You can't let Bruton go. He is our best ST player.
From reader Isaac H:
[DC Jack] Del Rio talked about the "installation" of the defense being pretty much complete over these OTA's. I've heard the term "installation" of either the offense or defense a lot over the years and have often wondered what exactly that means?
It's a very good question, Issac, so thanks for asking it. We always appreciate having the chance to learn exactly what our readers want to know about.
So, what's in an installation? In brief, its main function is to give the players a chance to learn precisely how they - the offense, defense or special teams - are going to handle all the game situations by walking through them in a slow, thorough manner. It lets them see how the group functions as a whole and how the chosen scheme applies to game situations.
It’s become a local mantra - the move from older base formations to using a nickel package as a team’s base package is a natural response towards slowing the pass-centric tendencies of the modern NFL.
I’ve been on that bus for a few years now. Last season, the Broncos used their nickel defense 65% of the time. Nickel is the new base.
But along with that recognition, there’s been an increasing suggestion that you don’t need three-down linebackers as much. The starting Mike, in particular, often leaves the field for nickel downs. That’s particularly the case if the Mike has better skills downhill than in outracing running backs, wideouts, or tight ends in a coverage role.
Does a team have to change their linebackers out when they move to nickel?
Most of us has been impressed with the level of innovation under John Elway, but the installation of Luke Richesson along with his equipment and staff may turn out to be one of the best of them all.
From Eric Decker on Wednesday:
We worked out at Duke in March or April and I definitely felt like he had more zip on the ball. I think he's come back stronger, he's come back with the program that we've got — it's unbelievable the amount of muscle mass and endurance that guys have and the cut-down of injuries that we had last year. I think that's a compliment to the strength and conditioning staff here and I think Peyton is one of those that took advantage of it and really got himself in good shape and is stronger and healthier this year.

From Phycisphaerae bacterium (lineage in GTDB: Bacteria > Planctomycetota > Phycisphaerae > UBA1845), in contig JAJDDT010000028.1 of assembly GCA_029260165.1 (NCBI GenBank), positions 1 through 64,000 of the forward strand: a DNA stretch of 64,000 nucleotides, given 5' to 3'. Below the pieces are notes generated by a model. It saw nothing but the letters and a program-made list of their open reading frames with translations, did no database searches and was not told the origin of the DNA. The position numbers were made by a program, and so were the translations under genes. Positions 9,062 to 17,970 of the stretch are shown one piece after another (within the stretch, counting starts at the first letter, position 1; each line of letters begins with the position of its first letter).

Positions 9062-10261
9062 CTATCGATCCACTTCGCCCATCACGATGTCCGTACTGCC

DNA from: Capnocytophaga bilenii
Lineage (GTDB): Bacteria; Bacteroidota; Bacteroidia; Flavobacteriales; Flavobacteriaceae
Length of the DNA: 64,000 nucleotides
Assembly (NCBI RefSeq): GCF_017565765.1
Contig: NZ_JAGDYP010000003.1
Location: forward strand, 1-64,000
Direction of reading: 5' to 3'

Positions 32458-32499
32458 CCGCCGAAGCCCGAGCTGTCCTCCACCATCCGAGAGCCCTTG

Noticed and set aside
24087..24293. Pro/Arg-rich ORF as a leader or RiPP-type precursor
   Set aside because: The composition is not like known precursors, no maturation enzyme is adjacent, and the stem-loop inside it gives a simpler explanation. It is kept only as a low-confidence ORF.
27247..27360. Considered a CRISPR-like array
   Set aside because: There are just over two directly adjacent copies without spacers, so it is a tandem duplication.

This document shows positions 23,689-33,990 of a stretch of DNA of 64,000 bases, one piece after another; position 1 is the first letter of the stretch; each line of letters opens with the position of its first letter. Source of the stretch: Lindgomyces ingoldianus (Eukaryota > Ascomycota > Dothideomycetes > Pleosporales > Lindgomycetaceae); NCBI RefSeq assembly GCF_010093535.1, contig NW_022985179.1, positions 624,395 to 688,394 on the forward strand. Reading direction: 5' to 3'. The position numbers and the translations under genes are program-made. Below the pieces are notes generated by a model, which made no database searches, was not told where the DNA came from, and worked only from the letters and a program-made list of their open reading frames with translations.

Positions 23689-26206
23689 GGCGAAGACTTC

The nickel formation is usually dated back to the early 1960s, when Jerry Williams of the Eagles used it to try and defend Chicago Bears tight end Mike Ditka. The Dolphins made it popular in the 1970s with creative coordinator Bill Arnsparger running the defense for Don Shula (Arnsparger also employed an early form of the zone blitz).
Every team has some version of the nickel now and it’s constantly getting more common to deal with the pass-happy and increasingly tight end-centric offenses.
According to John Elway, the Broncos played nickel in 65% of their defensive snaps. Since the nickel has become the new base defensive formation, I thought we should take a quick look at Denver’s ‘new’ approach to defense.
Two years earlier, the Sport Science team put Von Miller through their testing gauntlet. I enjoy their work - they bring some solid technology to measure the things that make a certain player effective, and it highlights aspects of that player’s skill set. Even if it's a bit late, I thought I'd discuss Von's Sport Science segment here.
Watching Miller’s work is like seeing the Mikhail Baryshnikov of the NFL. Baryshnikov himself used to seem to leap up into the air and just pause there for a long moment; it was astonishing to watch. Miller reminds me of that quality - he often looks as if he’s playing at a different speed than the rest of the people on the field. He dashes through what are pauses between moments to the rest of us.